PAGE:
Falling in love with military school
MANILA, Philippines - It is 1996 in rural Cagayan in Northern Philippines, and 7-year-old birthday boy Floren Herrera sits atop the lap of his Tatang (father) who is enjoying the company of his fellow farmers in a Filipino-fashioned countryside inuman (drinking session).
This is Floren’s most distinct memory of his Tatang, who died two days after his 7th birthday over undetermined health complications. Through the years his father suffered, the family failed to consult with a specialist because of lack of money.
Floren recalled the stories he was told growing up – that Tatang would rather have the money for medication used for his children’s education.
On May 25, the boy from rural Cagayan orphaned by his farmer-father at a young age graduated with honors at the prestigious United States Military Academy in West Point.
He is back in the Philippines as second lieutenant of the Philippine Army. On July 11, less than a month from now, he will embark on a 6-month instructor duty at the Philippine Military Academy (PMA).
“Kahit anong hirap makakaya mo, kung talagang gusto mo,” he said in an interview, adding immediately that this was something he learned each day in military school. (You can endure any hardship, if you really want to.)
Pride of the Philippines
Four days after Floren’s graduation, 24-year-old Theodore Karl “Ken” Quijano of Southern Philippines marched at the Falcon Stadium in Colorado to receive his diploma from the United States Air Force Academy (USAFA), known to be the “home of the world’s finest leaders.”
Ken graduated with various distinctions, including the Outstanding Basic Cadet Award from the USAFA's Commandant for ranking first in military excellence among the 1,300 cadets of his class.
His father was there to share that glorious moment with him. A tight embrace was shared by the two.
Like Floren, Ken abandoned engineering school to enter PMA due to limited finances. He was already on his 3rd year as a Chemical Engineering student at the University of the Philippines in (UP) Diliman.
New cadet in West Point
Following their footsteps, 21-year-old Don Stanley “DS” Dalisay flew to the States on Wednesday, June 26, to start his military education anew as a cadet in West Point. He spent a year in PMA as president and was at the top of the class.
He boasts of a different story from the two cadets before him, but a story marked with the same commitment to service nonetheless.
An accomplished debater and youth leader, DS graduated with a degree in Public Health from UP Manila.
He was about to sign a contract for a health-related fellowship that assured him of a P30,000 monthly salary when he learned that his rejected application in PMA was overturned.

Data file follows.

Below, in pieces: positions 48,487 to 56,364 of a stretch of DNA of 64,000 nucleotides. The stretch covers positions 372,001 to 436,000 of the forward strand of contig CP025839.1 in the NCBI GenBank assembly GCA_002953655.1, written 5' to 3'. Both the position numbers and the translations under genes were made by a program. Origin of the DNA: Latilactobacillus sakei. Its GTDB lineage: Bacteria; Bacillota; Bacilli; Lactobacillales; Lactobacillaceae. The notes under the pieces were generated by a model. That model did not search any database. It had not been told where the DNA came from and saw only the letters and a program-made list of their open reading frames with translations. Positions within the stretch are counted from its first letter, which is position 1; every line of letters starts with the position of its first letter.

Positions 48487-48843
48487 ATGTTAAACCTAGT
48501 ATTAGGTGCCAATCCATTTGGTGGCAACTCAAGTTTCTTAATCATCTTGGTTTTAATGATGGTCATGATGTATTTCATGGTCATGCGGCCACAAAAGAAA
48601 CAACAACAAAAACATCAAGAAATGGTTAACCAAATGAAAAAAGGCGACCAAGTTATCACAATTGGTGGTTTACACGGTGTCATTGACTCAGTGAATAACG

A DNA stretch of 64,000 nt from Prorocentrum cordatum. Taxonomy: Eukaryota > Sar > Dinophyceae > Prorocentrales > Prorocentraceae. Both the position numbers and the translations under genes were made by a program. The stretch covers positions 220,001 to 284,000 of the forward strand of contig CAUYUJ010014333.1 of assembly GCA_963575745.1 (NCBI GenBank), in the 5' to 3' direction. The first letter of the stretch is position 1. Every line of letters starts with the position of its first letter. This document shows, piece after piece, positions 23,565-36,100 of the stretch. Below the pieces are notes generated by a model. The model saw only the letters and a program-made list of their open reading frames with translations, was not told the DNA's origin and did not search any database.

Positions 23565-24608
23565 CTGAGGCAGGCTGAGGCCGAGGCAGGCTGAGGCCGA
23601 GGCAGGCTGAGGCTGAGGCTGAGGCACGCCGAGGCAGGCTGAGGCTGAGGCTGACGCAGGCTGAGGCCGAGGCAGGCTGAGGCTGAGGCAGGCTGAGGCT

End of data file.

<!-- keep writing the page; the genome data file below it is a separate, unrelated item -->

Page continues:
He faced a dilemma: he had to choose betweem a stable job that offered growth and fulfilled his standard (that it involve public service), and 4 more years of school to become a soldier.
He chose the academy.
"I think it's the best leadership training. As an officer, I have to lead my men to die for the country. If I can do that, it would be easier to lead other men to live for it," he explained.
His choice turned out to be for the best as — after a year in PMA — he fulfilled a childhood dream: to be able to enter West Point.
Men of humility
DS said he learned in military school — of all places — that love should be the motivation of obedience. Ken talked about the "fulfillment of being in the service." And Floren explained how training in the academy helps you appreciate the benefits of discipline.
The younger DS, for his part, pointed to a friend now serving in a Philippine public school. “It’s weird… what I did as a big achievement. Heck, I’m just entering college again. I see lots of people our age already serving the people,” he explained.
When asked what his favorite classes were in military school, Floren said he is “bad in writing” and prefers Math and Engineering classes.
What inspires them
Subjected to intense resilience training, the experiences of these 3 20-somethings differ from the typical millennial. They speak of bullet angles and nautical miles when asked about fun, memorable experiences in school.
Ken said he and his thesismates designed a "Long Range Subsonic Stealth Cruise Missile," and DS said his first live bullet training caught him offguard when the bullet fired by a trained sniper whizzed by.
Floren said it is the valiant men and women before them — who dedicated and at times lost their lives for the service of the country — who make the fight worthwhile.
"It's a general feeling," DS shared. "Once you're inside and you have endured the initial hardships, it's difficult not to fall in love with the service." - Rappler.com